The Stranger She Married is a sweet, yet sensual regency romance with adventure, intrigue, a love triangle, and a terrible secret. When her parents and only brother die within weeks of each other, Alicia and her younger sister are left in the hands of an uncle who has brought them all to financial and social ruin. Desperate to save her family from debtor's prison, Alicia vows to marry the first wealthy man to propose. She meets the dashing Lord Amesbury, and her heart whispers that this is the man she is destined to love, but his tainted past may forever stand in their way. Her choices in potential husbands narrow to either a scarred cripple with the heart of a poet, or a handsome rake with a deadly secret. Cole Amesbury is tormented by his own ghosts, and believes he is beyond redemption, yet he cannot deny his attraction for the girl whose genuine goodness touches the heart he'd thought long dead. He fears the scars in his soul cut so deeply that he may never be able to offer Alicia a love that is true. When yet another bizarre mishap threatens her life, Alicia suspects the seemingly unrelated accidents that have plagued her loved ones are actually a killer's attempt to exterminate every member of her family. Despite the threat looming over her, learning to love the stranger she married may pose the greatest danger to her heart.”

Entry deadline is also November 5, 2008, so be sure to visit the News & Contest page on my website to learn how you can enter my drawing to win a copy of this book!

I’ll be announcing a lot of winners on November 6th!


I was recently interviewed about Loyalty’s Web and my interest in medieval history by Sarah Albrecht on her Family for WREAL blog. Click HERE to read the interview.

I also updated my medieval research with joyce blog with a post on “Norman Conquest Day”. I hope you’ll visit my post there, too. If you forgot to celebrate on Tuesday, feel free to buy a cake (or at least, a cupcake!) and celebrate a day or two late!


Saturday, September 27, 2008

Loyalty's Web Available for Pre-Order

Loyalty’s Web is now available for pre-order on If you’ve been waiting for an opportunity to purchase a copy of the Leatherwood Press version of this “sweet” medieval romance, this is your chance to jump on board! Loyalty’s Web has been re-edited, very slightly rewritten, AND is selling for $2.00 less than the original iUniverse version. You could wait until Loyalty’s Web appears in bookstores, but why when you could have it arrive directly on your doorstep as soon as it becomes available? Christmas is coming up fast, and what better gift for that reader among your family and friends (or yourself, for that matter!) than a nice, cozy historical romance to read while curled up next to a crackling fire?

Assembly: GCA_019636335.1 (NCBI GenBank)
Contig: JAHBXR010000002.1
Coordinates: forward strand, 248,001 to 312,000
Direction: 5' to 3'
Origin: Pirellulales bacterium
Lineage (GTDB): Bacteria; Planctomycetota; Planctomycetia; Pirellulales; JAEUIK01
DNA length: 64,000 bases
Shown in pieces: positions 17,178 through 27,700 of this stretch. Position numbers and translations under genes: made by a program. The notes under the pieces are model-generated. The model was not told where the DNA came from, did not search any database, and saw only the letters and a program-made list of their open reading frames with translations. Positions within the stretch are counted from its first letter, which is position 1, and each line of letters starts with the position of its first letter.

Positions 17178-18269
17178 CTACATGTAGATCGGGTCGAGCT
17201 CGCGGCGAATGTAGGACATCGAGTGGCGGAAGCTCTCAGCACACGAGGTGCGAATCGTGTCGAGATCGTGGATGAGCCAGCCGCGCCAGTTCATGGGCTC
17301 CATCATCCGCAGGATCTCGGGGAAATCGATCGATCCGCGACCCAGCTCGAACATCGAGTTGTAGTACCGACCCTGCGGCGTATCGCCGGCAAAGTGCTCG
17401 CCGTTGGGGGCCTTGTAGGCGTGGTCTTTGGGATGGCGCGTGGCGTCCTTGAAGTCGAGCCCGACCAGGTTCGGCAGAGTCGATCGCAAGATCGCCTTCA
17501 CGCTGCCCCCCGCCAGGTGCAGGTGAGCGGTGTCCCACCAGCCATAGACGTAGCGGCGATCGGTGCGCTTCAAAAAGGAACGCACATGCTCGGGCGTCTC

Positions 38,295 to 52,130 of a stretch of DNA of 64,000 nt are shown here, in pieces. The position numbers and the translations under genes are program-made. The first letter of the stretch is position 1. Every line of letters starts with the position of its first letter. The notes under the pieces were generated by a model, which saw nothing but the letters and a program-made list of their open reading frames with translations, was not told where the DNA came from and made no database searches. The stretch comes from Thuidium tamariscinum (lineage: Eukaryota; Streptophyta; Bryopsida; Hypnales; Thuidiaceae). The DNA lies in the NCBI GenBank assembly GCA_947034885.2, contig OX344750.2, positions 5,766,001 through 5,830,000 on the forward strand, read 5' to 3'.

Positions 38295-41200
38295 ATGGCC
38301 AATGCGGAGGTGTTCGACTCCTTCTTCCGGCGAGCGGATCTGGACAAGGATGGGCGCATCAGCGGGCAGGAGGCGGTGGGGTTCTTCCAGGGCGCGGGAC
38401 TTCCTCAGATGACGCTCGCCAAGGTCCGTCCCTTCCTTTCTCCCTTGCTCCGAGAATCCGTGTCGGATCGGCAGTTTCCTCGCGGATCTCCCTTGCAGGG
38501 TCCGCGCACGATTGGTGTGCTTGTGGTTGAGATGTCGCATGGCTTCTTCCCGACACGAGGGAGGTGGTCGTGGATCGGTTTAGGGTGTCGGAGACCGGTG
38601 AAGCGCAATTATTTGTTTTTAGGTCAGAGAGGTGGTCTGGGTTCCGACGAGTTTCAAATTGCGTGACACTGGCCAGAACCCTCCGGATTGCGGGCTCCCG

Loyalty’s Web, by Joyce DiPastena

This book was a 2007 Whitney Award Finalist in the Best Romance/Women's Fiction category.

The year is 1176, and the Earl of Gunthar and his knights have been sent to France by King Henry II of England to enforce a peace treaty. The rakish earl falls in love with Heléne de Laurant, the younger, spirited sister of the beauty he is supposed to wed in an arranged marriage designed to unite the two countries. But when Heléne and her family are accused of plotting against the king, Heléne is torn: should she betray the man who could send her family to the gallows, or should she follow her heart and risk her safety to save him?


5 stars

Lovely visit to a world of long ago and wonderful story of choices and love.
Cindy, UTAH - September 24, 2008

Joyce DiPastena is a welcome fresh voice in historical romance. Her writing style is a real gift. Her characters come to life. I walked the time period through her detailed descriptions and found it fascinating and so visual. I was captivated by the story and the characters. Thank you Joyce for sharing this wonderfully clean historical romance with the world.


Friday, September 19, 2008

JDP NEWS Updates

From Webster’s Ninth New Collegiate Dictionary:

Patience: the capacity, habit, or fact of being patient.”

Patient: bearing pains or trials calmly or without complaint.”

I am currently undergoing yet another lesson in patience. I returned from my trip to Pennsylvania to learn that, due to printing problems at Leatherwood Press, Loyalty’s Web (which was supposed to be re-published in June, then July, then August), probably will not hit the shelves until October. So I’m taking deep breaths and endeavoring to endure this “trial calmly and without complaint.” My mother would be proud of me! (Assuming I succeed in not breaking down and stamping my foot in frustration.)

Someone who will no longer have to exercise patience, however, is the winner of my website drawing, Debby Creager of Arkansas! Debby has won a signed copy of one of my Medieval Vignettes, “Picking Herbs”. Congratulations, Debby, and thank you to everyone who entered!


I recently posted a blog about one of my experiences during my trip to Pennsylvania. It’s a reflection on that state’s founder, William Penn, entitled Why Don’t We Know More About Our Pre-Founding Fathers? I hope you'll check it out.


And if you’d like to see some photos from my trip to Pennsylvania, I’ve posted a sampling (a mere 57 out of 192) on my website. Click on (what else?) the "My Albums" tab when you get there. Hope you enjoy a vicarious trip through my vacation!

Thursday, September 4, 2008

Summer Book Trek Wrap-Up

As a participant in this summer's 2008 Summer Book Trek, I've been asked to post and respond to the following as the book trek draws to a close. Forgive me for not typing in more detail, but I'm on a trip to Philadelphia with my sister, borrowing my sister's work computer to post this, and her keyboard is driving me nuts! More about my trip when I get back to Arizona. In the mean time, on with my Summer Book Trek Wrap-Up!